The primary aim of cell regenerative medicine is the replacement of the dead cells with the new cells to restore the cardiac structure and function. The regenerative field at the present is controversial due to conflicting results ranging from no new cell formation to sparse newly formed cells in the infarcted tissue (2, 4, 9). However, the majority of studies provide alternative explanation of cell therapy due to beneficial effects caused by paracrine factors which reduce cell death and stimulate cell migration and proliferation (21–23). Our study supports both these concepts that are complimentary to each other. Our results demonstrate that CPCs were tolerant to ischemic condition and bestowed additional protection to resident CMs in ischemic heart by preventing cell death. Furthermore, these CPCs also released angiogenesis factors in a paracrine manner. We found CPCs transplantation increased vessel density in the infarcted heart, which is partly due to these angiogenesis factors released from CPCs. Consistent with cytokine and signaling pathway enrichment analyses, ISX-9 provided additional beneficial effects on cell proliferation, migration, and apoptosis, thus assuring cell survival and successful engraftment of transplanted CPCs. Poor engraftment of transplanted CMs in previous studies might be due to lack of oxygen and nutrition in the infarcted myocardium. Here, our CPCs showed anti-oxidant effects, which might partly overcome the problem of poor cell survival in ischemic heart. Previously, it was reported that approximately 10% of cells were retained in the border area (24). However, in our study the higher rate of CPCs retention and survival suggest that our CPCs were more tolerant to ischemia in the ischemic environment. This was further supported by our data that about 16.93 ± 1.5% of newly differentiated CMs were observed in the border area of the infarct hearts in CPCs-treated mice 3 M post-MI. It is also possible that sustained release of cytokines from the engrafted CPCs and differentiated cells might have mediated protection and promoted regeneration. The engrafted CPCs not only survived but formed new CMs and blood vessels to replace scar tissue in ischemic myocardium as supported by the current data.

To understand the possible underlying mechanism of cardiac differentiation induced by ISX-9, we performed RNA-sequencing in hiPSC treated with ISX-9. Interestingly, with global transcriptome analysis, we discovered that ISX-9 upregulated genes related to multiple cardiac differentiation signaling pathways including WNT and cytoskeleton remodeling and TGF-β induced EMT signaling, VEGF and activin A signaling, which strongly pointed out that ISX-9 targets multiple signaling pathways necessary for cardiac differentiation. Of note, TGF-β family members, bone morphogenetic protein and activin, WNT and FGF family members are known to be crucial for cardiac development. For example, TGF-β is expressed early in the cardiac region of the mesoderm (25). Growth factors and small molecules have been used for the induction of cardiac differentiation in stem cells via manipulation of these key developmental pathways. TGF-β has been reported to induce differentiation of bone marrow stem cells into immature CMs and induce cardiac differentiation in ESCs (26). Inhibition of TGF-β activity inhibited induction of the cardiac transcription factor Nkx2.5 (26). Blockade of TGF-β signaling with LY2109761 decreased expression of cardiac transcription factors induced by ISX-9, which validated our RNA-sequencing data. WNT proteins have been shown to play multiple roles during cardiac development and differentiation. Wnt/ β-catenin signaling enhanced early cardiac development but later it showed negative influences on cardiac specification (27). It was demonstrated that temporal modulation of Wnt/ β-catenin signaling using an inhibitor promoted robust cardiomyocyte differentiation (28). In contrast, non-canonical Wnt signaling promoted cardiac specification. Wnt5a was upregulated by Mesp1 and may play a role in cardiogenesis (27). Wn5a/Wnt11 could trigger a cardiogenic program in mesenchymal stem cells or bone marrow stem cells via the activation of PKC (27). Of note, Wnt5a and Wnt11 mainly triggered non-canonical Wnt signaling, which have been shown to inhibit canonical Wnt signaling through multiple mechanisms (27). Additionally, Wnt5a and Wnt11 were reported to inhibit canonical Wnt pathway and subsequently promoted cardiac progenitor generation via the caspase-dependent degradation of AKT (29). Wnt5a and Wnt11 were essential for second heart field progenitor development (30). Additionally, non-canonical Wnt pathways have been linked to cytoskeletal rearrangements (30). The pathway enrichment analysis confirmed that genes related to WNT and cytoskeleton remodeling and Wnt5a were upregulated by ISX-9. Moreover, the real-time PCR results showed that ISX-9 induced Wnt3a upregulation in the initial stages of CPC differentiation while Wnt5a and Wnt11 were upregulated in the later stages. Inhibition of Wnt pathway both in the early and later stages resulted in decreased expression of cardiac transcription factors. Consistent with findings from a previous study (30), our results showed that knock down of either Wnt5 or Wnt11 led to a dramatic decrease of cardiac transcription factor expression, suggesting their required participation in cardiac progenitor generation. Taken together, these results further supported that ISX-9 might promote cardiac differentiation and specification via temporal and sequential regulation of canonical and non-canonical Wnt signaling. Different cells might have different responses to ISX-9 treatment. It was demonstrated that in neural progenitor cells, ISX-9 treatment promoted them toward neurons (19). Based on our results, ISX-9 might induce mesoderm and cardiac mesoderm differentiation in hiPSCs via activation of TGF-β induced EMT signaling and canonical Wnt signaling in the initial stage while continuous ISX-9 stimulation led to upregulation of Wnt5 and Wnt11 in the late stage of CPC formation. Blocking activation of canonical Wnt signaling during the later phase of cardiac differentiation was accompanied by significant up-regulation of non-canonical Wnt expression (31). Interestingly, a loss of Wnt5a and Wnt11 led to a dramatic loss of second heart field progenitors and was accompanied by an increase in canonical Wnt signaling in the developing heart (30). These studies suggest a cross-talk between canonical and non-canonical signaling during cardiogenesis. More interestingly, ISX-9 induced time-dependent expression of cardiac transcription factors, and targeted multiple developmental signaling pathways which need further investigation. In addition, the role of ISX-9 in muscle gene development was further strengthened by upregulation of genes related to development of PIP3 signaling in cardiomyocytes, muscle contraction and NF-AT hypertrophy signaling pathways Thus, our results strongly suggest that ISX-9 is a strong promoter of cardiac differentiation in iPSCs.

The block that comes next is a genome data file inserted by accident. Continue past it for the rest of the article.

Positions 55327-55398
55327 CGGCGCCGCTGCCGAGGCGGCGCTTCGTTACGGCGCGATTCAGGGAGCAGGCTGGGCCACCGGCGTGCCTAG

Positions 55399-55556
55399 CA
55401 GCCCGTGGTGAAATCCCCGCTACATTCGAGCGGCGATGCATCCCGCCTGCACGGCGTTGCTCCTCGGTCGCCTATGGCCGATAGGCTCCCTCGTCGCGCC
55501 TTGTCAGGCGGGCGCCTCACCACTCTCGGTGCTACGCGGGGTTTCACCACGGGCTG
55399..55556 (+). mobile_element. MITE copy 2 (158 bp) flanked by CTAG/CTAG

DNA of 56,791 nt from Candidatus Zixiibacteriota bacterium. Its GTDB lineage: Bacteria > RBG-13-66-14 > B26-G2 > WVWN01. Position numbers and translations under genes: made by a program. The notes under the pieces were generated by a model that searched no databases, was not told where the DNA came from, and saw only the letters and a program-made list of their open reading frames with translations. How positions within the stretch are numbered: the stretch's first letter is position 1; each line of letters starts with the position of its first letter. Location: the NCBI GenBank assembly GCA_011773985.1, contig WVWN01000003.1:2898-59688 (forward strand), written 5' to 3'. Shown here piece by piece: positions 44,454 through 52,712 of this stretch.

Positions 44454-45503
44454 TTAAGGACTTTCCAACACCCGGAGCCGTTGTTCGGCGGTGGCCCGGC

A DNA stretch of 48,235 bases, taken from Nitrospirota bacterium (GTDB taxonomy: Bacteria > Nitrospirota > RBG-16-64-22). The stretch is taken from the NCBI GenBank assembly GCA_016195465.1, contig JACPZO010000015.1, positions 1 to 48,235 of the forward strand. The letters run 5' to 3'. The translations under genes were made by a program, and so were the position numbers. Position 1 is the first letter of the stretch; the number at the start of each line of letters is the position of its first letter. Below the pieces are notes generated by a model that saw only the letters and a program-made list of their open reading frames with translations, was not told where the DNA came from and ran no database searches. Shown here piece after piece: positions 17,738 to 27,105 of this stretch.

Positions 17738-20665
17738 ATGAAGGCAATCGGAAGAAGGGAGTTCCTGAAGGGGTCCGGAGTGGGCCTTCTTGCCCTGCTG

ISX-9 in light of its role in cardiac differentiation through diverse signaling pathways also activated myogenesis miRNAs and cardiac hypertrophy-related miRNAs including miR-335, miR-21, miR-30c, and miR-214. These miRs are known to play a positive role in myogenic differentiation or muscle regeneration (32). The most abundant miRNAs in cardiac muscle are miR-let-7, miR-30c. miR-let-7 family played a key role in normal cardiac maintenance and also maturation of stem cell-derived CMs (33). Moreover, miR-21 was involved in cardiac hypertrophy and was highly expressed in the fetal heart (34). miR-30c and miR-335 were shown to be upregulated in mouse stem cells and CMs, implying their potential roles during heart development (35). However, further studies are needed to better understand the underlying mechanism in the regulation of miRNAs and signaling pathways important in cardiac differentiation of stem cells.


This study demonstrates a novel technique of producing pure CPCs from hiPSCs using a single cardiogenic small molecule, ISX-9 with robust muscle differentiation potential through diverse signaling pathways. These CPCs were multipotent and differentiated into three cardiac lineages to form new CMs and vessels in the infarcted heart improving functional indices by reducing fibrosis.


The authors thank Flow Cytometry Core Lab staff at University of Illinois at Chicago for their expert technical assistance on flow cytometry and cytokines assays.


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Cardiac progenitor cell; isoxazole; myocardial infarction; regeneration; stem cell